Val Marie Travel Guide

  • Two Trees Interpretive Trail
    Two Trees Interpretive Trail
    by Babzz
  • East Block Badlands
    East Block Badlands
    by Babzz
  • Jackrabbit
    Jackrabbit
    by Babzz

Val Marie Things to Do

  • Babzz's Profile Photo

    by Babzz Written Oct 31, 2008

    This is probably the most popular option for tourists visiting the west block, though not necessarily the best or most rewarding. The ecotour is essentially an interpretive trail that you can drive along. It takes you on the main road through the park, with interpretive stops along the way. The main highlight of the tour is the prairie dog town, where you may also see the endangered burrowing owl if you're lucky; however, there are several interesting stops along the drive, as well as pretty views as you move from uplands to the valley bottom.

    Be sure to purchase the self-guiding brochure (~$2) because there are no interpretive signs at the stops. Although the park map suggests that the ecotour route loops back around to Val Marie after exiting the west end of the park, the brochure advises you to stay within park boundaries - and for good reason! I've done the full loop, and I can tell you that you aren't missing anything. It's just a long gravel road through private farm lands, which you'll have already seen a lot of on the way to the park! Just double back the way you came and maybe you'll see something you didn't see on the way out, like a herd of bison, a rattlesnake, a short-horned lizard, a burrowing owl...

    While I do recommend taking the ecotour, I also recommend doing at least one hike in the west block to get a full appreciation of the beauty and vastness of the park. The ecotour is a great starting point.

    Prairie dog town Black-tailed prairie dog looking smug!
    Related to:
    • National/State Park
    • Birdwatching

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  • Babzz's Profile Photo

    by Babzz Updated Oct 31, 2008

    The view from the trailhead, where the two trees stand, is a great photo opportunity. You know you're in the prairies when trees serve as landmarks! The trail itself offers some pleasant views, but I highly recommend purchasing the self-guiding brochure to make it worthwhile ($1 or $2) because there aren't interpretive signs along the trail, only numbers corresponding to those in the brochure. We went not knowing about the brochure and turned back after a short way because the view is fairly uniform along the trail and we were missing out on all the interesting tidbits of information (plus we were short on time).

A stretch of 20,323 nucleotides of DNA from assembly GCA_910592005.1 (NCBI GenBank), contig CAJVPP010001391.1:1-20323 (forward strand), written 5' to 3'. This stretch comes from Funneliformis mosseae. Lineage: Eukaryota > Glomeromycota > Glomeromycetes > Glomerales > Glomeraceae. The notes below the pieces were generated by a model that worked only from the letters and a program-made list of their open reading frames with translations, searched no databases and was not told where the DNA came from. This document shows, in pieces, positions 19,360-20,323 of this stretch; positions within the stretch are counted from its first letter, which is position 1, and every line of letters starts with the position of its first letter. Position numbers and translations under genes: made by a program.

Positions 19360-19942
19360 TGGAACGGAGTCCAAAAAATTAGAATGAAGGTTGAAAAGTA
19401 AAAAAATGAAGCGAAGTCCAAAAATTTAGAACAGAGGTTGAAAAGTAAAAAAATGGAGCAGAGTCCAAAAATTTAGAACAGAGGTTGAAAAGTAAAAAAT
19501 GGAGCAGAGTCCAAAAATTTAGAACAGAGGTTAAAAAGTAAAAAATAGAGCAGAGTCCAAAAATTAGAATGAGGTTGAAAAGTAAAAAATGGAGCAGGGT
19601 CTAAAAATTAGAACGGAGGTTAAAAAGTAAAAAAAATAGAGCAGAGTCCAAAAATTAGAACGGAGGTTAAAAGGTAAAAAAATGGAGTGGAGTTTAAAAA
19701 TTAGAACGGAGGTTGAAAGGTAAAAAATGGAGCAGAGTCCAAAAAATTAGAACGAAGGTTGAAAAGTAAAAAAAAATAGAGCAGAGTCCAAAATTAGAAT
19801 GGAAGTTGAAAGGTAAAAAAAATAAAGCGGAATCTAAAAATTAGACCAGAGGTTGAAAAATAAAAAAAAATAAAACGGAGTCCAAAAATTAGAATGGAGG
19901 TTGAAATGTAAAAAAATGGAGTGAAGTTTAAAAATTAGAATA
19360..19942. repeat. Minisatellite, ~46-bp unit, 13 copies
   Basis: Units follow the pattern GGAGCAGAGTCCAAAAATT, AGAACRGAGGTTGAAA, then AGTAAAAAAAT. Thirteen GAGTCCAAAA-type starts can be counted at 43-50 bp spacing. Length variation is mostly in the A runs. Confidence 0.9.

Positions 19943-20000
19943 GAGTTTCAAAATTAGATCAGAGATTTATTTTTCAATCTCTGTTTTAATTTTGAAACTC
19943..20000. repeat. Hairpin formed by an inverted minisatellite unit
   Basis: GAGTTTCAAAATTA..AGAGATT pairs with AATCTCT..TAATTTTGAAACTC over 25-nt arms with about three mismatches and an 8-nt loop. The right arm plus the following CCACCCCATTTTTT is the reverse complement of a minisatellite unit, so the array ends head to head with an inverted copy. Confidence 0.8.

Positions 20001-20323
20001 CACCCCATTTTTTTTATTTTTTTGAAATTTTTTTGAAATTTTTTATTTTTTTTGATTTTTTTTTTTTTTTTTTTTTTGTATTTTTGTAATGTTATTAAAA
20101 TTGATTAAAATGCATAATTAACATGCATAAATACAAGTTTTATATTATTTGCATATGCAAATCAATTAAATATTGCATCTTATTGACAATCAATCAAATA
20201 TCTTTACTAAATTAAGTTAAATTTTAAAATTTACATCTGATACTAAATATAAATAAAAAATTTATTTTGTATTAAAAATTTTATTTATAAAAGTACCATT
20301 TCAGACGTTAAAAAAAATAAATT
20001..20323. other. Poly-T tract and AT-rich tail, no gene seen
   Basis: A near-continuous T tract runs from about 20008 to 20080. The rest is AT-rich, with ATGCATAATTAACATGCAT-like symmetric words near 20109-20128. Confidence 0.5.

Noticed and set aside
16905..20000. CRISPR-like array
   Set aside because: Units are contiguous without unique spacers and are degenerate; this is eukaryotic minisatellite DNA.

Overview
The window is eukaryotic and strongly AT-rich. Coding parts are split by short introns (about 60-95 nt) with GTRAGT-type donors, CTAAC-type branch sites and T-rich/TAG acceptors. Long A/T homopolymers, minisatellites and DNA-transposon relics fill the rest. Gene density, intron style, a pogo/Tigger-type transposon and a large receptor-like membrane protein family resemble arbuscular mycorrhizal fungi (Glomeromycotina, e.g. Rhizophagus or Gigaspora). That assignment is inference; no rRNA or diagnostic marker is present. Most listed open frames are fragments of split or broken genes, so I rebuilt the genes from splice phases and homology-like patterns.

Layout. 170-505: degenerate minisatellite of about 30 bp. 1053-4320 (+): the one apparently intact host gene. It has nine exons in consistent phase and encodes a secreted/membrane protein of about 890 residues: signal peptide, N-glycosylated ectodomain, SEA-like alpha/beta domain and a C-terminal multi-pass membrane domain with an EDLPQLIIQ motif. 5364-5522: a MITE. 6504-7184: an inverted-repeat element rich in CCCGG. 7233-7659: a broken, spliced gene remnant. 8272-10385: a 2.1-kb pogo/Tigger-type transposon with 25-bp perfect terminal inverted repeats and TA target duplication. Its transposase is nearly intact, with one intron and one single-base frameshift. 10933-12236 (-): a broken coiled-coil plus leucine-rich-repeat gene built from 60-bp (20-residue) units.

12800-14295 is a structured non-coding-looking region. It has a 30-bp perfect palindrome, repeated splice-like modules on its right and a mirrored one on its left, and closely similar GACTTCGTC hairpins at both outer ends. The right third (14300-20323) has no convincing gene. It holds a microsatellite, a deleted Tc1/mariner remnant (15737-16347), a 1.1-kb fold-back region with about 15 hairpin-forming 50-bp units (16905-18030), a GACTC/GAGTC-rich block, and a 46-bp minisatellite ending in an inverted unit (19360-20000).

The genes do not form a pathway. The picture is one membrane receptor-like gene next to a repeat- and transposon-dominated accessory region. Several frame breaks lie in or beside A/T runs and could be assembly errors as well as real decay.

Related to:
    • Hiking and Walking
    • National/State Park

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  • Babzz's Profile Photo

    by Babzz Written Oct 31, 2008

    If you only have time for one trail in the West Block, do the 70 mile butte. It's relatively short and goes in a loop, so you don't have to backtrack. This trail offers beautifully expansive views of the Frenchman River valley. Keep an eye out for rock wrens - funny little bobbing birds - and, if you're lucky, bison!

    Related to:
    • Birdwatching
    • National/State Park
    • Hiking and Walking

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Val Marie Transportation

  • Babzz's Profile Photo

    by Babzz Written Oct 31, 2008

    The park roads can become impassable after heavy rain, and the park advises visitors to exit immediately when possible. Obviously we can't predict the weather, but check the forecast before heading out and/or call the park to check the road conditions to save yourself the disappointment of driving all the way out there only to be denied entry or to have your trip cut short.

    Related to:
    • National/State Park
    • Birdwatching
    • Hiking and Walking

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Val Marie What to Pack

  • Babzz's Profile Photo

    by Babzz Written Oct 31, 2008

    Luggage and bags: A backpack with good support if you're hiking.

    Clothing/Shoes/Weather Gear: Proper hiking shoes, not sandals (cactus, possibly rattlesnakes); pants better than shorts (one species of cactus "jumps" onto your calves as you brush against it!); long-sleeved shirt if you burn easily; wide-brimmed hat; lots of sunblock (prairie sun is intense!); lots of water - there are no facilities in the park; snacks.

    Toiletries and Medical Supplies: A first aid kit is always a good idea.

    Photo Equipment: There are lots of photo opportunities at the park. Greater zoom capabilities = better chance of capturing wildlife since the open prairie makes sneaking up on anything very difficult! But don't despair, there are many beautiful landscape photo opportunities as well.

    Camping/Beach/Outdoor Gear: If you are camping, bring everything you have. Camping is strictly rustic within the park. No open fires permited.

    Miscellaneous: Field guides - especially birds and wildflowers. Binoculars.

    Related to:
    • National/State Park

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